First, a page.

Skip to content


Confluence, a Great IT Documentation Tool

Introduction

Years ago, I was the new system administrator at the company. I had to get a handle on the multitude of systems, servers and software. My predecessors did a great job of documenting the details in Microsoft Word. Because of the number of documents it was hard to find stuff. It was time consuming to keep details up to date as software and systems changed.

Then I discovered MediaWiki, the Open Source software that runs Wikipedia. An old donated PC was host for Linux and MediaWiki. I copied the Word documents into the wiki. It was easy and natural (for me at least) to build easy to navigate links to the IT documentation. MediaWiki keeps older versions so it is easy to see the history of changes. Wiki markup is weird and unnatural to normal people but a few folks at the company took to it. The help was welcome for maintaining the IT processes and procedures. Contributors logged in to MediaWiki so we could see who made changes.

Unlike the Word documents it was easy to search and find information. We could email hyperlinks to folks in need of support. That saved time for me and other power users. And normal folks would some times let us know when documentation was out of date or wrong. MediaWiki reduced the friction of sharing and managing the documentation.

I looked at SharePoint a few times. SharePoint is well integrated with Windows and Microsoft Office products. It seems like a natural extension for folks familiar with that world. SharePoint’s wiki didn’t work for me though. And the easy extensibility worked against using it for documentation. That lead to a lot of rabbit holes to get lost in when the focus should be elsewhere. Don’t get me wrong, I am very good in the Microsoft world but it felt like more friction to get things done.

Atlassian Confluence

I came across Atlassian Confluence while exploring Agile development methods. Confluence is like a polished MediaWiki.

Working together on documentation is well thought out. Instead of emailing the author about changes a user selects text on the Confluence page. A popup presents the user with the option to comment right on the page. Comments are part of the documentation. That is much better than email silos.

The real time collaboration is great. When more than one user edits a page at the same time the changes synchronize between them in real time.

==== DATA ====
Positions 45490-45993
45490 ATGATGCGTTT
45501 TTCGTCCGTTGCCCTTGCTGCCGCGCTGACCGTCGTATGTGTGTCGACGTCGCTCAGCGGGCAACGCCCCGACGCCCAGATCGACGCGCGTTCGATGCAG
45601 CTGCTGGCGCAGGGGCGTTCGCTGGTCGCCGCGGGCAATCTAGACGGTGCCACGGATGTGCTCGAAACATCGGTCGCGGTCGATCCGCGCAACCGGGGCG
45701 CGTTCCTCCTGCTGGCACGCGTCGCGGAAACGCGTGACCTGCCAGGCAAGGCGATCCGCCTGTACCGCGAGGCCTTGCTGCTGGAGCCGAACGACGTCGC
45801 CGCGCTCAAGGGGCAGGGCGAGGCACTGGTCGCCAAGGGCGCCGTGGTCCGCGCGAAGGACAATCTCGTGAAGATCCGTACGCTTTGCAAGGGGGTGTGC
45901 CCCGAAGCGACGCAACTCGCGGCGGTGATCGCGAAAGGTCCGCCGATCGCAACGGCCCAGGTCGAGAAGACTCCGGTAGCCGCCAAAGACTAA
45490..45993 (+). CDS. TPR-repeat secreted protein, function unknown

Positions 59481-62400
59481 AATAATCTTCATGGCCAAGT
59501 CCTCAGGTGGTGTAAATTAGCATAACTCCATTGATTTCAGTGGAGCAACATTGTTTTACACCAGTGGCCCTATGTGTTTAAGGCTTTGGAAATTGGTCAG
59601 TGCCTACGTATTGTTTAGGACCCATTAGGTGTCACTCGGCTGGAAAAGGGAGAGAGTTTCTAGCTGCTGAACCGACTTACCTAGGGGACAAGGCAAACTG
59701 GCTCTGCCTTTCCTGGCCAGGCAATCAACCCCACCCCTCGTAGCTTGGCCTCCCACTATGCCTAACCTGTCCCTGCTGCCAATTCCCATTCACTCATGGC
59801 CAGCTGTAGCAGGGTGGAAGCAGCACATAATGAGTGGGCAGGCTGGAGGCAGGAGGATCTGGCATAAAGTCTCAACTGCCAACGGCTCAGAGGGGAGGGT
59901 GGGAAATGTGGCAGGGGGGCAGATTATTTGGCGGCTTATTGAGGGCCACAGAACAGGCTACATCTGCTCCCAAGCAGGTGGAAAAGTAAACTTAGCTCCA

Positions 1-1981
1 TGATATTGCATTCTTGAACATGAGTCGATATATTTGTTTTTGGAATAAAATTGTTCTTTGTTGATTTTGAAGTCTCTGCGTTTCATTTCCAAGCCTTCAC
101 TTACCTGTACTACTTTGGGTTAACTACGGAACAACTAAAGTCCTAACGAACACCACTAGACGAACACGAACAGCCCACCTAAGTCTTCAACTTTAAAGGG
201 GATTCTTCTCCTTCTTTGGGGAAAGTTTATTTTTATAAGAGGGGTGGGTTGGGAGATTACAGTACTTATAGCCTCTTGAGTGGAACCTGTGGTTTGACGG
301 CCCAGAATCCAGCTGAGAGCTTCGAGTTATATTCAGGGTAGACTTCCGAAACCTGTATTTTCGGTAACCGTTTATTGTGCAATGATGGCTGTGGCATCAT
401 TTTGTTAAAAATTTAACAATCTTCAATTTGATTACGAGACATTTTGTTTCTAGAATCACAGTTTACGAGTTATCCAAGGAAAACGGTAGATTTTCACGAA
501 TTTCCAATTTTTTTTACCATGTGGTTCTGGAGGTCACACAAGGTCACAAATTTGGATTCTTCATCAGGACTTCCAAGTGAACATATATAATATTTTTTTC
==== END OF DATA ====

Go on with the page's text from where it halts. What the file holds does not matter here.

Like MediaWiki, Confluence keeps track of previous versions of the pages. Having that history gives users more confidence. They do not have to maintain many copies of a document. The history is all right there with that page in Confluence.

Embedding and attaching pictures is easy in Confluence. Users can also attach Word, Excel, PDFs and other files.

A cool plugin for Confluence is Gliffy. It is like a web based Visio for creating diagrams, flowcharts and so forth. Many times IT documentation is better with a network diagram or a business workflow. The Gliffy plugin tracks versions as well. Users have that history of changes which helps with complex diagrams.

Confluence benefits from tight integration with Atlassian JIRA. That is good if you use JIRA. JIRA is an issue tracking tool that is great for software development. Many use JIRA for business project management and managing service.

Confluence and JIRA are both available as cloud services from Atlassian. No servers to maintain.

Having time on my hands I went with installing Confluence and JIRA on my servers. Well, actually Hyper-V virtual machines running Linux. The install process is well documented. I ran into a few problems but Atlassian had intuitive help to get through them. The price made me smile. My self-hosted servers were $10 each for 10 users. That’s a good value and a low barrier for these tools.

Confluence helps my efficiency with the DRY principle (Don’t Repeat Yourself). Having the notes and documentation online means they’re available almost everywhere. And Confluence reduces the friction of maintaining documentation.

Posted in net admin.